Self Service Supermarket Checkout – a case study of customer resistance

[Work In Progress]

Customer resistance to an innovation is an aspect of service innovation less obvious in product innovation. It relates to when customers have actively decided they will not use an offered service innovation. Note that this is It is different to the adoption challenge – getting end customers familiar with and using an innovation. In fact, some ways of solving the adoption challenge may increase customer resistance.

Supermarket self-service checkouts are a good example to observe customer resistance in action.


In the “old” days at supermarkets you would put your products in a basket or trolley as you walked around.  At the end of your shop you would queue to empty your basket at the cashier who would scan your items and take your payment.  This serviced check-out takes up a large footprint and so there are a limited number, and this creates queues.

The innovation is to introduce self-service checkouts.  Taking a product-dominant approach: these have a smaller footprint, so there can be more of them and therefore the queues, which everyone hates, will be reduced.  As they are no longer manned with one person per checkout the store can reduce costs.  In terms of adoption, we can tick off Roger’s perceived attributes:

  • relative advantage – of course, less queues.
  • compatibility – same technology you see the cashiers use
  • complexity – pretty simple, scan the bar code, pay
  • trialability – they are in the store, try them.
  • observability – they are in the store, and most serviced check-outs have been removed.

Other aspects of Rogers’ rate of adoption are poorely addressed.  For example, the type of innovation decision is seen by the store as optional – the customer can choose whether to use the new or old checkouts.  However, by the customer, the innovation decision can be seen as authoritarian – due to the mass conversion of serviced to self-service checkouts rather than small number.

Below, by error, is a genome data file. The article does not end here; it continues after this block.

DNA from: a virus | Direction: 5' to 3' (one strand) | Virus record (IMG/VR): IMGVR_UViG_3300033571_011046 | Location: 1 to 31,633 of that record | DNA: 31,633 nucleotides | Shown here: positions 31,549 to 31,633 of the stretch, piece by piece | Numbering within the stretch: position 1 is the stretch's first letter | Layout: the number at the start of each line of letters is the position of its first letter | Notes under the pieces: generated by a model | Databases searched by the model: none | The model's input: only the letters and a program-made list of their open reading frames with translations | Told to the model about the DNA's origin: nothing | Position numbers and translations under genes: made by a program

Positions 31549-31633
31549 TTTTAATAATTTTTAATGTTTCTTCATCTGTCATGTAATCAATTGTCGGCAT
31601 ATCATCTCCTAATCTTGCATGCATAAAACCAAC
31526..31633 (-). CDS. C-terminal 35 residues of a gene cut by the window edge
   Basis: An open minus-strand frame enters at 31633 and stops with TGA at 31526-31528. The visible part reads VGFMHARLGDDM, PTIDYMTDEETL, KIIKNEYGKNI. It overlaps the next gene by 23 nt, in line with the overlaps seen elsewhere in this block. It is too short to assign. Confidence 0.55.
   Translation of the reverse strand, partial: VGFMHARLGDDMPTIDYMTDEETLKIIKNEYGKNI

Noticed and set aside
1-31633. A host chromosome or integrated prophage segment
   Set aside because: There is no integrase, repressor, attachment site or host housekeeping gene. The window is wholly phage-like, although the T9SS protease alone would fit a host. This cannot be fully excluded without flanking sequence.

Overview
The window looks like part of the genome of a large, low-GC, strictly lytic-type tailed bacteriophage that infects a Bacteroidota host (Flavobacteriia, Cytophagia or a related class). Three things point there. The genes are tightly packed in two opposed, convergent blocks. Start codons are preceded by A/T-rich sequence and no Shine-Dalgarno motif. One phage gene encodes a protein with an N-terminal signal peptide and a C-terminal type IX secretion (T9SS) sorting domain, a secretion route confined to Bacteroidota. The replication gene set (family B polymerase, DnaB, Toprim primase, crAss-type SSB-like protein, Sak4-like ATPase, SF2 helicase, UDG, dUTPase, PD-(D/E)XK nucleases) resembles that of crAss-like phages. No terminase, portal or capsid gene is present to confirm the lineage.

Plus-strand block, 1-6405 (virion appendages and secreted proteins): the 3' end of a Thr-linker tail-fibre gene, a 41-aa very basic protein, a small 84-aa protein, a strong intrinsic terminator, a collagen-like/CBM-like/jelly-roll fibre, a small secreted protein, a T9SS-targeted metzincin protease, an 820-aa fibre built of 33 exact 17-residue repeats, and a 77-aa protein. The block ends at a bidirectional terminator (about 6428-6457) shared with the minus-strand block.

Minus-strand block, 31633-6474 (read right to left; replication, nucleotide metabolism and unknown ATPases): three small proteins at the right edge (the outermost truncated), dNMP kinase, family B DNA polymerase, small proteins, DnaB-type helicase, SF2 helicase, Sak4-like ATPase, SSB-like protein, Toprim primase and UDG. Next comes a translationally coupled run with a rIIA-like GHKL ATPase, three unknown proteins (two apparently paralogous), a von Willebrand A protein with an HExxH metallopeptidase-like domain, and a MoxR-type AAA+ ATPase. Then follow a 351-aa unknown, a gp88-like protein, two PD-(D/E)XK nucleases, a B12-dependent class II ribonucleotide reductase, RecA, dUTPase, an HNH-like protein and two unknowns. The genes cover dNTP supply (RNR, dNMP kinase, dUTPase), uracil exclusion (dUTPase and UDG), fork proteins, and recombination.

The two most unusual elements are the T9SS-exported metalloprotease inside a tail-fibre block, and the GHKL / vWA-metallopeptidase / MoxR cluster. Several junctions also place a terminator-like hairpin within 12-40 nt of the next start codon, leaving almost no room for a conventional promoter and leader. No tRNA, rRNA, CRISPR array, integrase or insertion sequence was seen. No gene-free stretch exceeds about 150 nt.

How successful have they been?  At least in the UK and Sweden I’ve observed large parts of the serviced checkouts removed and converted to self check out, “for my convenience”. But I also see they are mostly unused and a large number of people opting for the few remaining serviced checkouts (at least in proportion to the check outs provided).

Why are they not as successful as (store owners) expected?

What we are now encountering are some of the additional aspects of service innovation that are either not present in product innovation or not as important.  In this case:

  • customer resistance.  I actually do not want to use the self-service checkouts as i can see (or at least feel) that the store is doing it for their benefit (cutting staff costs) rather than really for my benefit.  
  • co-value generation is low. By offering the self service checkout the store should save money and I should gain time, but the store pushes too much responsibility on me.
  • customer experience.  I am treated as a thief by default with “unexpected item in bagging area” messages being shouted out by the machine, cameras everywhere and gates to get out of the area as well as staff and security watching me.
  • value is contextual.  If I have a few items, am in the middle of London at rush hour, then yes, this might have value to me; on a relaxing Saturday afternoon with a lot of items, less so.  Another way of looking at this is to say the relative advantage is contextual.

Some work is needed before customers’ resistance will be reduced. We’ve probably all seen the work Amazon is doing with cameras and machine learning to give a frictionless checkout:

Panasonic are taking an alternative approach.

Customer expectations from other markets/industries

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